“We can’t actually seek a penalty for that, we can just request the court change their conduct going forward, which is why we welcome the Department of Justice, finally, doing what is needed in this situation,” Henkin said. “Looking at really substantial penalties for past behavior … really changes the calculus. Those are the types of things that hopefully are going to help change behavior.”

Asked if the lawsuit changes KIUC’s calculus, President and CEO Randy Hee said the co-op was already taking steps to mitigate bird takes but was waiting to hear back from the U.S. Fish and Wildlife Service and the Hawaii Department of Land and Natural Resources Division of Forestry and Wildlife on a habitat conservation plan. It’s possible that the agencies might instruct KIUC to spend its money on “growing birds” by improving habitat areas.

“We’re not bird experts. We hire bird experts and we work with the agencies to decide what should be done,” Hee said. “Working with them and getting slapped at the same time is not an easy thing to do.”

One potential project is an $18 million plan to underground lines in the highly trafficked — both by humans and seabirds — Wailua corridor. Hee said almost all of the funding is slated to come from the federal stimulus, but KIUC did all the engineering and has committed to chipping in any extra money that’s needed. The project is delayed while a new bridge across the Wailua River is held up by a lawsuit from a Native Hawaiian group.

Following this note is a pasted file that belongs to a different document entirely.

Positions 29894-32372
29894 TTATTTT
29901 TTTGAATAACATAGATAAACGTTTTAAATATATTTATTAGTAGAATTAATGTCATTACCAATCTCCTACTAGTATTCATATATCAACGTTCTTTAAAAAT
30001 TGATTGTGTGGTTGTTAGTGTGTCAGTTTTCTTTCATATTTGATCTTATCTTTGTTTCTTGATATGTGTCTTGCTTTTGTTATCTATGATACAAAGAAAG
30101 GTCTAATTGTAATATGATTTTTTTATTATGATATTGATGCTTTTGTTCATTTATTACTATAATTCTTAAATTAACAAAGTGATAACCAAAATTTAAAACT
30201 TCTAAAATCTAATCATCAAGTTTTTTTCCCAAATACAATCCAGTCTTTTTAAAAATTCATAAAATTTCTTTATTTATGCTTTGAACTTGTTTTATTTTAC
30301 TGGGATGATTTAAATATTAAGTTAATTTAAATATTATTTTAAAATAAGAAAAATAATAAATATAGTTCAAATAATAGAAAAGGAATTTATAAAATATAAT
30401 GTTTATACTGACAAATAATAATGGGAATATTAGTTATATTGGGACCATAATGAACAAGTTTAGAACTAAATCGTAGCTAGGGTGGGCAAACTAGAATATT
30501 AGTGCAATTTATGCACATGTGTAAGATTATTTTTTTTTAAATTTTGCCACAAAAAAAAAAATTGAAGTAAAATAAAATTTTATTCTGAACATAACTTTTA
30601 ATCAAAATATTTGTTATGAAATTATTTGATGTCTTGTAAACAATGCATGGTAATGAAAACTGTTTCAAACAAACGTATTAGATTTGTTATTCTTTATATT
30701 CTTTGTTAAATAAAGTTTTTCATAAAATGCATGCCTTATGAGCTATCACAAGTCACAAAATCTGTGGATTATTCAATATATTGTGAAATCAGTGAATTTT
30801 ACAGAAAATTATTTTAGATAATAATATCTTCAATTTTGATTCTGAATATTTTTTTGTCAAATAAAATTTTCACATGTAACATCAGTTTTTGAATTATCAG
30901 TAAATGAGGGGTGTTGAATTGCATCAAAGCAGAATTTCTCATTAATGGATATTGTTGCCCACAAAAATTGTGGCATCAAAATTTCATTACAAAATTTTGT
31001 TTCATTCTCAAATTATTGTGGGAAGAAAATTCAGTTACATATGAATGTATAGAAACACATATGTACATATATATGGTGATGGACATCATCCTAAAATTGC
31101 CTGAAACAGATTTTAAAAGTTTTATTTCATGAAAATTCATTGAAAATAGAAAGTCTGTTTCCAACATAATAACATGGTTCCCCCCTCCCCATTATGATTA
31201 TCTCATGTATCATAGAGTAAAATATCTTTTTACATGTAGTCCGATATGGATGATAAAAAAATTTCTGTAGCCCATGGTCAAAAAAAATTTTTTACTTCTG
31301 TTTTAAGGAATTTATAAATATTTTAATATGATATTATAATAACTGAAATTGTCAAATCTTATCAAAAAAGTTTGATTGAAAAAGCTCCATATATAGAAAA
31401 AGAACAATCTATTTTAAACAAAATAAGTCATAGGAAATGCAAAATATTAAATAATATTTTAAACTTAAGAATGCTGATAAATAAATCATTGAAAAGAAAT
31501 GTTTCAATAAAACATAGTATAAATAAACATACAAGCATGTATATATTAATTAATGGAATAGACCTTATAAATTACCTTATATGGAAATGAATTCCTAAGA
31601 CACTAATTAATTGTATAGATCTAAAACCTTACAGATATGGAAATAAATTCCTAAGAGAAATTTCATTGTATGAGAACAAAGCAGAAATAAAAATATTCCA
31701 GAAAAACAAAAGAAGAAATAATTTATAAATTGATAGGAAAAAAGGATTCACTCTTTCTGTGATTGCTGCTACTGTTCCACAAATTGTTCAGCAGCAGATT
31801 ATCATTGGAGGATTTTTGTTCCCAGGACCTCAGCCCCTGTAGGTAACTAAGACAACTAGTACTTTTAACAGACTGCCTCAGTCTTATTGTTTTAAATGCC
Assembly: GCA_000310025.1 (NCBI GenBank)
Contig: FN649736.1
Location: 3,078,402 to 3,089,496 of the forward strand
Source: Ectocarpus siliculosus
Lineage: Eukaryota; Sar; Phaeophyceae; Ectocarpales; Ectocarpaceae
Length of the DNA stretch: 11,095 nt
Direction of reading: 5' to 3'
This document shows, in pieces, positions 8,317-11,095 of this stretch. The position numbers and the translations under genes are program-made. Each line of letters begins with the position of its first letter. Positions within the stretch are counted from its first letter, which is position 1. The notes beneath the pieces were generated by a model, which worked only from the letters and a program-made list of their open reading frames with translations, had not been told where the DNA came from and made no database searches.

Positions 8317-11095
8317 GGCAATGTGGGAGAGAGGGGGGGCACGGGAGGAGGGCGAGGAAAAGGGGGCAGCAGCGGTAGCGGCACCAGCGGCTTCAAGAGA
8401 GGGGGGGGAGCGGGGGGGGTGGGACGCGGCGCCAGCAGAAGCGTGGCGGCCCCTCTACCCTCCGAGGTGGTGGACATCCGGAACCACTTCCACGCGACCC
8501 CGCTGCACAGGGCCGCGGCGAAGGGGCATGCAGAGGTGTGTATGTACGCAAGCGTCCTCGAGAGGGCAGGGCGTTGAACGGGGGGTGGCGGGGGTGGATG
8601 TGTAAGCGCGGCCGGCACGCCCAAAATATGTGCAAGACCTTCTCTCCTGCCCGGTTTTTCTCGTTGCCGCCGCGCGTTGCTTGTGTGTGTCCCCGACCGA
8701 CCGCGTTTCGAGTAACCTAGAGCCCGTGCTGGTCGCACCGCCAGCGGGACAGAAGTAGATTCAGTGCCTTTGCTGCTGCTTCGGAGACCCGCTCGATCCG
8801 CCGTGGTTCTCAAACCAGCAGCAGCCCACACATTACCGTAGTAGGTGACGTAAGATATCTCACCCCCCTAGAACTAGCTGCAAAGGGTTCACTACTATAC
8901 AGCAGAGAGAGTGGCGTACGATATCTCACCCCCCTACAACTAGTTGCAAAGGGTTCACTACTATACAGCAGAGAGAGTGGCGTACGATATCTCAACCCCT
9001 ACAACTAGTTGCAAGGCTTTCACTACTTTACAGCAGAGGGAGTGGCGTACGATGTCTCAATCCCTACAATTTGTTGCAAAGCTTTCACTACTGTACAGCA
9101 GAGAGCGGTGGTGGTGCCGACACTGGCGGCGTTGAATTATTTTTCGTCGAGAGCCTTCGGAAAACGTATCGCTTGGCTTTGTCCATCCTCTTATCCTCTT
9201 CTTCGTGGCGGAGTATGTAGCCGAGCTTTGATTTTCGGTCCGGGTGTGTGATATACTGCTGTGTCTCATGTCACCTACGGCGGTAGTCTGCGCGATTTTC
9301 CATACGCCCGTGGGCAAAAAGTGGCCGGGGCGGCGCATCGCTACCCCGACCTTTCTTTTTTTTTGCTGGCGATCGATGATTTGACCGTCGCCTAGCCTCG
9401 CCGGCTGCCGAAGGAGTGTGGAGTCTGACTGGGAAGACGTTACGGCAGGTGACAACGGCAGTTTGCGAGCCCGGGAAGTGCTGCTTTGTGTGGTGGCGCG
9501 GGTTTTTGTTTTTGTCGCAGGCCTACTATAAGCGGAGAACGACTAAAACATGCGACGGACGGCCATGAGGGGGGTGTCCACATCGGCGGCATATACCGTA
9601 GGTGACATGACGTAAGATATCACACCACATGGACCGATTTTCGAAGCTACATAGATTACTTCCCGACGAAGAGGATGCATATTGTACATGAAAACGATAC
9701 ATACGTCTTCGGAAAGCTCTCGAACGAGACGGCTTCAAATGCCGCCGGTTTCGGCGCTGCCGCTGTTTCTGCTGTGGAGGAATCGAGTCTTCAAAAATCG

“Given that this is what can happen as a result from waiting and working with the agencies, I’m thinking that maybe we shouldn’t be waiting and there are some things that we should go do,” Hee said. “Some people say it’s a reaction out of the lawsuit, and yes, but what’s the right thing to do? That’s what KIUC wants to do. KIUC wants to do the right thing.”

The Avian Power Line Interaction Committee’s Bouchard, also an environmental specialist for American Electric Power, one of the country’s largest electric companies, said there are myriad considerations in trying to construct a line from Point A to Point B.

“From the surface, it seems like a simple thing. They hit the lines, so put them underground. That’s the simple answer,” he said. But undergrounding lines is five to 20 times more expensive than traditional overhead lines, and the Hawaii Public Utility Commission mandates that utility costs stay low. Environmental impacts like the potential of damaging Native Hawaiian burials further complicate the decision to place lines underground.

Other steps could include large ball markers to alert birds to the lines’ presence. Lights can be designed in a way to reduce glare and prevent birds from circling them. Lines can sometimes be arranged horizontally rather than vertically to give birds more sky to maneuver in. Lines can also be lowered to below the vegetation line.

But there are many different species of birds — more than 1,000 [pdf] are covered by the Migratory Bird Treaty Act alone — and each creates its own environmental issues. Some principles make sense across the board, but what works for one bird in one state may not necessarily work for a different bird across the country.

Some species, like the Newell’s shearwater, move extraordinarily fast and need a long runway or steep drop to take off. Others have poor eyesight, or are distracted by prey when flying. And the specifics of each species make it nearly impossible to know which mitigative techniques will help the birds.

“It’s one of those things where the more you know,” Bouchard said, “the more you realize you don’t know.”